STANLEY O. SATRE (1996)

Stanley Satre served as interim pastor in the year between the departure of Pastor Gerhardt and the arrival of Pastor Yount. This followed 35 years of service at congregations in Minnesota and Iowa. Holy Trinity was the first of several interim assignments in Texas, California, Florida, North Dakota, and Minnesota. He is currently interim senior pastor at Bethlehem Lutheran Church in Fergus Falls, MN. Stanley Satre

PAUL V. ABBE (1992 to 1996)

Paul Abbe accepted a call as Associate Pastor at Holy Trinity in 1992 after serving six years in the US Air Force and earning a bachelor‘s degree from Miami Christian College and a master‘s degree from the Lutheran School of Theology in Chicago. In 1996, he became pastor of Resurrection Evangelical Lutheran Church in Kings Mountain, NC, and then accepted a call in 1998 as associate pastor for youth and families at Grace Lutheran Church in Raleigh. He resigned from that position in 2005 and from the ELCA clergy roster in 2006. He was assistant headmaster and professor of theology at St. Thomas More Academy in Raleigh from 2007-2008, and in 2008 started Spiritus Gladius Ministries, to "train Catholics, with the 'Sword of the Spirit‘ to live, share, and defend the Faith." Paul Abbe

DEAN R. LINGLE (1980 to 1984)

Dean Lingle received his call to serve as a team pastor at Holy Trinity in 1980, after five years at Evangelical Lutheran Church in Worthington, PA. In cooperation with Pastor Gerhardt, he played a key role in the expansion of service and outreach programs at Holy Trinity. Described as an able and gifted leader, he provided strong support for Pan-Lutheran Ministries and Agape Place, a shelter for homeless families. His faithful service was cut short in 1984 after a three month bout with cancer; he was 36. He was buried in his native Rowan County, NC. Dean Lingle

THOMAS E. NELSON JR. (1979 to 1984)

With funding from the NC Synod, Holy Trinity called Thomas Nelson as its first full-time campus pastor in 1979. Nelson had served as campus pastor at Appalachian State University from 1977-1978 while an intern at Grace Lutheran Church in Boone. At Holy Trinity, he expanded recently established programs, including Wednesday evening student worship, weekly meal fellowship, and a Sunday morning forum. He shared in leading regular worship services at Holy Trinity and was an active member of the NC State University Cooperative Campus Ministry. After leaving Holy Trinity in 1984, he studied and taught in the Department of Computer Science at NC State before accepting a call in 1988 as assistant pastor at Christ the King Lutheran Church in Cary, where he currently serves as Assistant Pastor for Visitation. Thomas Nelson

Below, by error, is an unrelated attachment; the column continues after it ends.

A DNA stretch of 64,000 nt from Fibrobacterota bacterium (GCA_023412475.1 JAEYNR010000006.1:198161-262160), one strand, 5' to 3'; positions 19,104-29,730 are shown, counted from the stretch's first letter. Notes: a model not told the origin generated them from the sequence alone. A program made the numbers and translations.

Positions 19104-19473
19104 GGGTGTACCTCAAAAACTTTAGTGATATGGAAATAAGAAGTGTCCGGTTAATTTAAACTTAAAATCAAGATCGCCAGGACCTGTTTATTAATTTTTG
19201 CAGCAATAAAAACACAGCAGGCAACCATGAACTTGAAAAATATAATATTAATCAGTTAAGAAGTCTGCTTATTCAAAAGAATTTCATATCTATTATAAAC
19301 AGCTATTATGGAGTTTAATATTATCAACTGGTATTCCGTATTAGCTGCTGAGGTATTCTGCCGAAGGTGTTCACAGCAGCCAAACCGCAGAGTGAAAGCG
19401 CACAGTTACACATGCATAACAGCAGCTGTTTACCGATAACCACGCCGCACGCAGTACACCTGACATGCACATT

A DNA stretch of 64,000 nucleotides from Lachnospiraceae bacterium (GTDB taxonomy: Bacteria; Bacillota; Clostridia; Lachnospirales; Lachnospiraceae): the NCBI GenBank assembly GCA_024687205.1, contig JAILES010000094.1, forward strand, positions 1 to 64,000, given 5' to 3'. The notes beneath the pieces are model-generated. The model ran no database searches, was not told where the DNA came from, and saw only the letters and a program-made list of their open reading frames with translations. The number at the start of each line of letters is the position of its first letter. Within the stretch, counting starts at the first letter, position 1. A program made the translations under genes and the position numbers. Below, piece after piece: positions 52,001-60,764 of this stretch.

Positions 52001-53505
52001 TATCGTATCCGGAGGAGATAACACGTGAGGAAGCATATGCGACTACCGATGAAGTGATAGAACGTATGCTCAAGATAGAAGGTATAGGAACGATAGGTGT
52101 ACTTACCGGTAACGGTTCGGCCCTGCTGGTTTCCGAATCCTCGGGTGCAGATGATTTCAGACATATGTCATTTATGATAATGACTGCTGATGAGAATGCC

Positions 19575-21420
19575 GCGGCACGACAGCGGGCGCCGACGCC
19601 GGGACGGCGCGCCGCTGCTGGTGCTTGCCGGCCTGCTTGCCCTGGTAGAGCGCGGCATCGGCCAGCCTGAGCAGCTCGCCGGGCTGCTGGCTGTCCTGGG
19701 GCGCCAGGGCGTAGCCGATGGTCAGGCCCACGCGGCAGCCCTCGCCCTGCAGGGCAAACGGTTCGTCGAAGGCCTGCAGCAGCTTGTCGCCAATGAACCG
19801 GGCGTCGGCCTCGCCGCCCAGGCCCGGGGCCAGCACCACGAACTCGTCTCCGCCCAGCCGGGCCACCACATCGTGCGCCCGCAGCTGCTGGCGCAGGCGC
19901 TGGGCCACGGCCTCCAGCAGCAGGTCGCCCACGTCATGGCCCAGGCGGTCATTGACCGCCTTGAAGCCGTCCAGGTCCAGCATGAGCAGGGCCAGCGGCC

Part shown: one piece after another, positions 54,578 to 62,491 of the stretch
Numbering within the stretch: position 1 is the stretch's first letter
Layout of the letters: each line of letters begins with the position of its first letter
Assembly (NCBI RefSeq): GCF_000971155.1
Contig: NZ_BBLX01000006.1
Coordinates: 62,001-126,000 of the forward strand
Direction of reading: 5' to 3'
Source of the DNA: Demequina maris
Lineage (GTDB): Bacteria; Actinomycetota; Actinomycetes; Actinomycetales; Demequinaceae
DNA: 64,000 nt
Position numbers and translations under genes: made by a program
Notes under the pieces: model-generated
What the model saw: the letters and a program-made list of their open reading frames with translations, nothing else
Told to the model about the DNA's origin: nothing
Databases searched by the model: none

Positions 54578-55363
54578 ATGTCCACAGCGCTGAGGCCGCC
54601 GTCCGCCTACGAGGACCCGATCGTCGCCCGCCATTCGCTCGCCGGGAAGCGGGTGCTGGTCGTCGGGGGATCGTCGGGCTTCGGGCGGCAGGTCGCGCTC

STEPHEN P. GERHARD (1974 to 1995)

Stephen Gerhard served as campus pastor and associate pastor from 1974 to 1979, associate pastor from 1979 to 1980, and senior pastor from 1980 to 1995. During his time at Holy Trinity, the congregation greatly expanded its support of local service organizations, reflected by Pastor Gerhard‘s service as the first chairman of the board of directors for Urban Ministries of Wake County. Holy Trinity also helped settle refugee families from Chile, Vietnam and Poland. Pastor Gerhard served on the Lenoir-Rhyne College board of trustees, the NC Synod Council, the NC State University Cooperative Campus Ministry (chair) and the board of Lutheran Families Services of the Carolinas (chair). He left Holy Trinity in 1995 to serve Lutheran Church of the Epiphany in Winston-Salem, where he retired in 2008. Stephen Gerhard